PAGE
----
Fire crews are continuing to battle "a rapidly developing and aggressive fire" on moorland across Lancashire.
A major incident was declared when strong winds caused two large fires to merge close to major communication masts.
Police told walkers and motorists to stay away from the scene at Winter Hill and Scout Road near Bolton.
More than 100 firefighters from around England are tackling the fire, Lancashire Fire service said.
It comes as crews from across the country also joined firefighters and the Army combat a blaze 30 miles away at Saddleworth Moor in Greater Manchester, which started a week ago.
Along with the Winter Hill fire, it has blanketed the region in smoke and ash. People in nearby areas have been asked to keep doors and windows closed.
The Winter Hill blaze, which started on Thursday near a major TV transmitter, is smouldering in pockets across a 3 sq miles (8 sq km) area.
A 22-year-old man, from Bolton, was arrested on Friday on suspicion of arson with intent to endanger life.
Lancashire Fire and Rescue Service said it was expecting to tackle the fire until Tuesday at the earliest.
It also appealed for people not to fly drones over the scene.
Please can you help us? If you have a drone, please DO NOT fly it over Winter Hill. There are helicopters flying in the area to extinguish the fire and the drones are putting firefighters and pilot’s lives at risk.— Lancashire Fire (@LancashireFRS) July 1, 2018
How common are moorland fires in the UK?
The current moorland fires are relatively unusual, says Alastair Lewis, professor at the National Centre for Atmospheric Science, but they could become more frequent because of climate change.
Guillermo Rein, professor of fire science at Imperial College London, said a population increase and the growth of development on the fringe of urban areas has also contributed.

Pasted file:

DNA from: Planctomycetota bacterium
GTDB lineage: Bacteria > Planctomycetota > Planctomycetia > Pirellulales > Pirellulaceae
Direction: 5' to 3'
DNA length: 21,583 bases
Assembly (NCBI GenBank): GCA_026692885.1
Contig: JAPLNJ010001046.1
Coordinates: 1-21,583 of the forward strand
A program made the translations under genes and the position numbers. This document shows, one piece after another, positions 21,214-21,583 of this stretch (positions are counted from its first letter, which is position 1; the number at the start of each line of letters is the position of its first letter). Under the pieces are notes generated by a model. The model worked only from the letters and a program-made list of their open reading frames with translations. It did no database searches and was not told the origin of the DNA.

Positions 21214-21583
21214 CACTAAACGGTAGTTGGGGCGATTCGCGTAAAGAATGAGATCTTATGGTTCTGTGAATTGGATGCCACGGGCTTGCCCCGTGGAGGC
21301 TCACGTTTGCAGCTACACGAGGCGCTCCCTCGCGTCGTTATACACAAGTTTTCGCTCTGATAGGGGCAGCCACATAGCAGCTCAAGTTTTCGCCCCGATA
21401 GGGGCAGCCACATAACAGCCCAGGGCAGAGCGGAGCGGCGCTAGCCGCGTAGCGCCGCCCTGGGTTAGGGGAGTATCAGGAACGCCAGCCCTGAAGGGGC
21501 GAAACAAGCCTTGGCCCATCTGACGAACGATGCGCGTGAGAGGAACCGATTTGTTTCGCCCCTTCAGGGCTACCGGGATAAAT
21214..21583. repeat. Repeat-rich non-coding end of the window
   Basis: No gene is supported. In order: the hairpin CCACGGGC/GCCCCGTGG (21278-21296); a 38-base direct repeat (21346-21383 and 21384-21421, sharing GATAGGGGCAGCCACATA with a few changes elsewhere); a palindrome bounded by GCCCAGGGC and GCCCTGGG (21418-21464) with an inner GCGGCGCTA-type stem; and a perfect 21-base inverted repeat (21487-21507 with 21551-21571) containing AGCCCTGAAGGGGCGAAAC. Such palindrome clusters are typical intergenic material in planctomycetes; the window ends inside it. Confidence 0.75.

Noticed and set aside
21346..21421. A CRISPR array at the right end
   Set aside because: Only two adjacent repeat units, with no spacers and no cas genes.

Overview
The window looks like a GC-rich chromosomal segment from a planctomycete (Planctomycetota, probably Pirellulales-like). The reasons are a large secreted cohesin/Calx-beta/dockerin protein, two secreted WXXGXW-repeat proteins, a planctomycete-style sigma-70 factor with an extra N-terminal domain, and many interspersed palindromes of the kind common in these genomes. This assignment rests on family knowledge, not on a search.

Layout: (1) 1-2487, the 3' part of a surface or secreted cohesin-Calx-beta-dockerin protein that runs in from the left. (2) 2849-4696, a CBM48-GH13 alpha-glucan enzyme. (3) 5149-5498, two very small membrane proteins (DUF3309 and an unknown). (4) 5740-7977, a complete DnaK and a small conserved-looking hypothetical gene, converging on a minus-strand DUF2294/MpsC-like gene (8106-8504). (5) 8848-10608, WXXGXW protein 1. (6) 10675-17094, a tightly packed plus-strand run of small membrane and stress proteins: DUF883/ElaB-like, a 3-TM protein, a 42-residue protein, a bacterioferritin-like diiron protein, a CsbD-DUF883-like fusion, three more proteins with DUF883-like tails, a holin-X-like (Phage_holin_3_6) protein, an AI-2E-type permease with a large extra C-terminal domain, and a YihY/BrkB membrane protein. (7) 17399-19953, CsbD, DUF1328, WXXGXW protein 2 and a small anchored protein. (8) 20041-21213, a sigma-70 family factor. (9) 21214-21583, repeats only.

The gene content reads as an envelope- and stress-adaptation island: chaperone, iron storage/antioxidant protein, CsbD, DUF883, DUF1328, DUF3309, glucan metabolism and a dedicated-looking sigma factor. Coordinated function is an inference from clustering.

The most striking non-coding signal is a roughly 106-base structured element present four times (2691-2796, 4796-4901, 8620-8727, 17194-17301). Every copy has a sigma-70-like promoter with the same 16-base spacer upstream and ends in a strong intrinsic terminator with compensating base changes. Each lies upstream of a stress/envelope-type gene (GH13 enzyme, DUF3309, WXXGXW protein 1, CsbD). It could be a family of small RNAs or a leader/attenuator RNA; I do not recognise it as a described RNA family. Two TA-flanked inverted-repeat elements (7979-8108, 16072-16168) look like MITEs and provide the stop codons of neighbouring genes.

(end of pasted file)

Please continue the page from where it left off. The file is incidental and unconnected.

He says the link between fires and climate change is even stronger in northern Europe. While small fires can be beneficial to moorlands, large and intense fires damage ecosystems, he added.
The Met Office says nearly all moorland fires in the UK are started by people - such as from campfires or discarded cigarettes and glass - whereas lightning strikes are frequently the cause in other parts of the world.
The UK's peaty moorlands are massive carbon reservoirs, which become tinder-boxes during prolonged dry spells, says Nick Ostle from Lancaster Environment Centre.
Source: Science Media Centre
Lancashire assistant chief fire officer Dave Russell said: "Moorland firefighting is very demanding - the firefighters are dealing with undulating terrain, different types of vegetation but also the logistics of deploying resources onto the moorland present us with a number of challenges.
"We're dealing with smouldering fire and flame thumps, which could be 6 to 8 feet.
"My concern primarily yesterday was that, on the top of Winter Hill, there are a number of radio telecommunication systems, which are essentially part of critical national infrastructure."
Trenches have been dug to prevent the fire spreading, including one around a house that was evacuated, while a helicopter has been dropping water to help douse the flames.
Greater Manchester assistant chief fire officer Dave Keelan said: "This is an exceptionally challenging time and I am proud of the hard work and brave commitment of our firefighters."
Met Office forecaster Helen Roberts said there was no significant rain forecast in the area this week.
She added that "winds are likely to pick up overnight", which could worsen the fire.
At the scene
Dave Guest, BBC News
The terrain is difficult, the ground is tinder-dry and fire crews are being hampered by strong winds, which have continually whipped up the flames.
The problem with peat fires, as we discovered on Saddleworth Moor last week, is they can often burn underground for quite some time and then pop up in different areas.
The firefighters say a number of sightseers have been coming up here - ignoring road closures to try to get a closer look - and they're saying don't do that because it is very dangerous.
There are about 200 firefighters on the moors, split over seven areas of wildfire at Saddleworth and Winter Hill.
About 100 soldiers from the 4th Battalion, Royal Regiment of Scotland, were sent from their Yorkshire barracks on Thursday to aid firefighters in Saddleworth for an initial 48-hour deployment.
Their presence has been extended until Monday afternoon following a request by Greater Manchester mayor Andy Burnham.